Chicago Data Stories: Dirrick Butler
Here at the To&Through Project, we work to make data accessible with an aim to inspire action. As a result, we’ve often had the honor of being privy to our colleagues’ personal reflections on the data we share, and their varying perspectives shape the way we think about this work.
Below, we share Dirrick Butler’s reflections on one of our Data Insights — which summarize years of research from the UChicago Consortium and To&Through Project — and his pushes for thinking about how students’ voices can inform our collective work to improve the system.
This Data Insight makes me think about the systemic reasons that Black and Brown boys in particular fall so far behind during their freshman year. Are there structures or policies that exist within elementary schools that high schools could adopt to ensure a smoother on-ramp for students? Must academic and social rigor be conflated with less supportive structures and programming?
What I know for sure is that this data is not representative of Black boys’ academic ability — it’s the reason that Project OneTen exists. We partner with Chicago Public Schools to provide programming that supports Black and Brown boys in achieving academic success when transitioning from eighth grade to high school through mentorship, academic coaching, and workshops that focus on cognitive skill development, social and emotional learning, and self awareness.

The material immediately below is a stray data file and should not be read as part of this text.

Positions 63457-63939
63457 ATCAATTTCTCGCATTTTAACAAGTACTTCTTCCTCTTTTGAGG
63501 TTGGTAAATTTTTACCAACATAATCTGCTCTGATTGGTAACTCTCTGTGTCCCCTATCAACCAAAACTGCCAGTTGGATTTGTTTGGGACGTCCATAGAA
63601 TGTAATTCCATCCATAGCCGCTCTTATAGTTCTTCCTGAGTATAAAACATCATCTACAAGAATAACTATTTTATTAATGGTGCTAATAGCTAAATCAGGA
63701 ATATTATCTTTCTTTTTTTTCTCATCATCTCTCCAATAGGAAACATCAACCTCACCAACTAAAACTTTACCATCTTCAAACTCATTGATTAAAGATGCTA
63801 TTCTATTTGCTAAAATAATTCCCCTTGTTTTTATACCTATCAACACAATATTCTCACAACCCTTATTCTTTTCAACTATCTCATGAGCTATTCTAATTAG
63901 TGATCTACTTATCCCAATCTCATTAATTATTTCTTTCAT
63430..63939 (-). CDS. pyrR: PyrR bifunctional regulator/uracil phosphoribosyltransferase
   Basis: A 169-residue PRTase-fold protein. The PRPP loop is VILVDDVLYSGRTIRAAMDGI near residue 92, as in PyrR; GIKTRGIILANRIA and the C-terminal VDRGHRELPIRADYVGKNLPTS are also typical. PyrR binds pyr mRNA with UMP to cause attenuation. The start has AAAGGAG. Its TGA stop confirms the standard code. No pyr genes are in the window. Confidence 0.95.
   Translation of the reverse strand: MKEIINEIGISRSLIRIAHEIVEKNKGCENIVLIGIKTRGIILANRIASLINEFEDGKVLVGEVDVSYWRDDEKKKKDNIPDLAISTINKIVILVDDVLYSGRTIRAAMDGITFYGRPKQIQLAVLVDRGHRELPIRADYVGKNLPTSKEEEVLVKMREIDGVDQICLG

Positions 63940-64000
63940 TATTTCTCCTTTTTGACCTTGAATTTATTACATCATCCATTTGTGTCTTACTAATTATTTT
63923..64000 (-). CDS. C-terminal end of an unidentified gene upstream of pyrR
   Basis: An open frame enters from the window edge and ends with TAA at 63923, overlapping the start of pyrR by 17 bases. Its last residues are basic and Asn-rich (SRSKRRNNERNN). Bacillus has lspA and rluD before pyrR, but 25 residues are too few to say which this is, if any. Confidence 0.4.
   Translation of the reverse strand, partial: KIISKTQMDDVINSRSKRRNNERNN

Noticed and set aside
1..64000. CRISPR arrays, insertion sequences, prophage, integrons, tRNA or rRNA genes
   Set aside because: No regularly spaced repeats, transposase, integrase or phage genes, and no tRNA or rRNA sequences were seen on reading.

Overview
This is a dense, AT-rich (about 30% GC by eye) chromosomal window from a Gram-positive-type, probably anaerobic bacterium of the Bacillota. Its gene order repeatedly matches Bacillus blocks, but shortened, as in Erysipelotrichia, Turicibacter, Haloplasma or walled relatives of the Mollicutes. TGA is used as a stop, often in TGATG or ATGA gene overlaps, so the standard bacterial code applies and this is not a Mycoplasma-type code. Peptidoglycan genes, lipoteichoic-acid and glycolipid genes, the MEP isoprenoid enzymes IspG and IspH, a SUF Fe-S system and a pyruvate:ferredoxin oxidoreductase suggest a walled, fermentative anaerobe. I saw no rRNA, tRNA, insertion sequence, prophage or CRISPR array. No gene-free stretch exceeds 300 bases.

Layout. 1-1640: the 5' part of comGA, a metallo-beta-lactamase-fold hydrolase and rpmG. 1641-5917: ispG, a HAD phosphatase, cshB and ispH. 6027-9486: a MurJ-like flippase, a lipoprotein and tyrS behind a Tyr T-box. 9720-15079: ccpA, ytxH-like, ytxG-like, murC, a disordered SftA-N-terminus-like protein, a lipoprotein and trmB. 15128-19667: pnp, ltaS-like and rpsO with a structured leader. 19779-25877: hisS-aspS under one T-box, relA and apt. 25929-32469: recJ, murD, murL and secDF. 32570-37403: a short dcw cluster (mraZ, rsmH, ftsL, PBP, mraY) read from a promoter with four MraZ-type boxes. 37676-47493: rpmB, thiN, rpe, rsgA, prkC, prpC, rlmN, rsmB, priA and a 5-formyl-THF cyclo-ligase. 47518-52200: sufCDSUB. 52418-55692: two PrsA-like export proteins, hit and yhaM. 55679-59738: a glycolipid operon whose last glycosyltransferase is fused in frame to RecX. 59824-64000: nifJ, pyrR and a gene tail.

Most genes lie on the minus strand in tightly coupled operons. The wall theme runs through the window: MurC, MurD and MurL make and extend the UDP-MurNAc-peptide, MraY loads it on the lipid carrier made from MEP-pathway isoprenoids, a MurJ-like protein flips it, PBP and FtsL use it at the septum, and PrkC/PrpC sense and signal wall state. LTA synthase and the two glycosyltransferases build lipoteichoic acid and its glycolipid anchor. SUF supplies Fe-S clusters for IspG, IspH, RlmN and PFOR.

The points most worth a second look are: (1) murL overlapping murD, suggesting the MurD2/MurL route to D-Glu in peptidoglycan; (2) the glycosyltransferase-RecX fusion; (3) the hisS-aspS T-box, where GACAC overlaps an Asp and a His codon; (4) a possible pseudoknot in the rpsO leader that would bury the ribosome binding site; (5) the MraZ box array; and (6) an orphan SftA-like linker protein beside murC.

I think it’s important to consider the structural changes that take place in high school, and how to best support students in adjusting to those changes. Are students receiving holistic supports to address not only their academic needs, but also the essential non-cognitive development needed to truly be successful in high school? My hope is that schools will adapt their current models to the needs of their students, and center their voices in the design. To aid in this process, I think more qualitative data from students would paint a better picture, helping educators build structures of support during this eighth to ninth grade transition.
—Dirrick Butler, Founder and Executive Director of Project OneTen